The English word loft, from an old Anglo-Saxon word meaning to lift, is generally defined as "an open space at the top of a house just below the roof," hence, an upper room. In earlier times, a loft was also known as an attic, from Attica, the region of Greece around Athens, meaning the highest (the modern-day usage of "attic" is now usually much less "lofty"). In the Bible, loft is sometimes used to translate the Hebrew word (pronounced) al-ee-yaw, meaning an upper room, and the Greek word (pronounced) tri-ste-gon, meaning a third story. In the King James Version, "loft" is used once in each of the Old and New Testaments, both of which involve similar incidents of The Lord's raising the dead, one through Elijah, one through Paul.
During a time of drought, The Lord sent Elijah to reside with a widow, where he stayed in the loft of her house. While there, the widow's son became ill and died. The Lord raised the young man back to life through Elijah (see also The Spirit and Power of Elijah):
"And it came to pass after these things, that the son of the woman, the mistress of the house, fell sick; and his sickness was so sore, that there was no breath left in him. And she said unto Elijah, What have I to do with thee, O thou man of God? art thou come unto me to call my sin to remembrance, and to slay my son?"
"And he said unto her, Give me thy son. And he took him out of her bosom, and carried him up into a loft, where he abode, and laid him upon his own bed. And he cried unto The Lord, and said, O Lord my God, hast thou also brought evil upon the widow with whom I sojourn, by slaying her son? And he stretched himself upon the child three times, and cried unto The Lord, and said, O Lord my God, I pray Thee, let this child's soul [i.e. breath, see Where Is Your Soul?] come into him again."
"And The Lord heard the voice of Elijah; and the soul of the child came into him again, and he revived. And Elijah took the child, and brought him down out of the chamber into the house, and delivered him unto his mother: and Elijah said, See, thy son liveth."
"And the woman said to Elijah, Now by this I know that thou art a man of God, and that the Word [see also The Logos] of The Lord in thy mouth is Truth." (1 Kings 17:17-24 KJV)
During Paul's Third Missionary Journey (see also Paul's Ministry), Eutychus was a young man of Troas who feel asleep, during a late-night sermon by Paul, and was killed after falling from the window of a third-story loft. The raising of Eutychus was done in a very similar way to the widow's son by Elijah i.e. "he stretched himself upon the child three times" by Elijah and "fell on him, and embracing him" by Paul. While The Lord raised them, since only God has the power to do that, it would not have happened if Elijah and Paul didn't intercede:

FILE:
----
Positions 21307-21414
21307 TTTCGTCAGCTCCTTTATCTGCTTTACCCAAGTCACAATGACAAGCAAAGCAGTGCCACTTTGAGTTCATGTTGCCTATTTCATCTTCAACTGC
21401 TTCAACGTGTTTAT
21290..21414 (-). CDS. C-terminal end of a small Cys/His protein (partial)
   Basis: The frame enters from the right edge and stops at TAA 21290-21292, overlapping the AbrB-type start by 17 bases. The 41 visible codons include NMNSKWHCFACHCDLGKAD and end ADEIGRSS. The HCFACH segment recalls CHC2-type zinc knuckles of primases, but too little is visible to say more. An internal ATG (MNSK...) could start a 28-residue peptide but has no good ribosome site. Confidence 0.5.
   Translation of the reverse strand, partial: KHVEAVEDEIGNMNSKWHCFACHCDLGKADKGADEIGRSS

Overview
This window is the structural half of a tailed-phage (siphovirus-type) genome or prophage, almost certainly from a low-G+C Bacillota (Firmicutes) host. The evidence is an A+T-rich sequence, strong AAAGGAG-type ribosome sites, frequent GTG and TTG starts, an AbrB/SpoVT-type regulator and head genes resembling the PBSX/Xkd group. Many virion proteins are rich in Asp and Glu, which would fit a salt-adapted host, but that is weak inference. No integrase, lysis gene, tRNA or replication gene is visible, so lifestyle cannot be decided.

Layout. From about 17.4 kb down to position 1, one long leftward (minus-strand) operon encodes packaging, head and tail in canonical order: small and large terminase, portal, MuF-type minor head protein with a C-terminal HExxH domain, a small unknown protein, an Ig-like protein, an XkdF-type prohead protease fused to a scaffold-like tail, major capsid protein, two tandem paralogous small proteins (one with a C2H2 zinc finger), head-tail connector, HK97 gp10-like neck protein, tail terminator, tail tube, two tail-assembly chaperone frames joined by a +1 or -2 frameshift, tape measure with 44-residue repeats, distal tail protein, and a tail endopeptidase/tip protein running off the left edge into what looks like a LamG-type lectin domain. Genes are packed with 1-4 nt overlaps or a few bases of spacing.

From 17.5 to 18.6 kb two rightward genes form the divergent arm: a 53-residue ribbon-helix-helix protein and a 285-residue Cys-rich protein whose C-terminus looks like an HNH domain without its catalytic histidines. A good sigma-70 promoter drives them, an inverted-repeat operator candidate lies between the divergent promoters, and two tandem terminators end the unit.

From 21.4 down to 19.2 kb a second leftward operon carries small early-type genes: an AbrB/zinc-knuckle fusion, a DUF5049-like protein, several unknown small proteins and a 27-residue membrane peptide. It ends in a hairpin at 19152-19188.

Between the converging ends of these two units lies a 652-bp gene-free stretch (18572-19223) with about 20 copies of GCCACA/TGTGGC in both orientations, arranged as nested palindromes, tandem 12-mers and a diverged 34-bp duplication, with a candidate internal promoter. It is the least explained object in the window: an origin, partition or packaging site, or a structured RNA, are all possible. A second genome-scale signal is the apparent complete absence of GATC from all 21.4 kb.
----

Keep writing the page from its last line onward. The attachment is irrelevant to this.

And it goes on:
"And we sailed away from Philippi after the days of Unleavened Bread, and came unto them to Troas in five days; where we abode seven days."
"And upon the first day of the week, when the disciples came together to break bread, Paul preached unto them, ready to depart on the morrow; and continued his speech until midnight. And there were many lights in the upper chamber, where they were gathered together. And there sat in a window a certain young man named Eutychus, being fallen into a deep sleep: and as Paul was long preaching, he sunk down with sleep, and fell down from the third loft, and was taken up dead."
"And Paul went down, and fell on him, and embracing him said, Trouble not yourselves; for his life is in him. When he therefore was come up again, and had broken bread, and eaten, and talked a long while, even till break of day, so he departed. And they brought the young man alive, and were not a little comforted." (Acts 20:6-12 KJV)
Fact Finder: On the night that He was betrayed, did Jesus Christ observe the Passover in a loft, or "upper room"?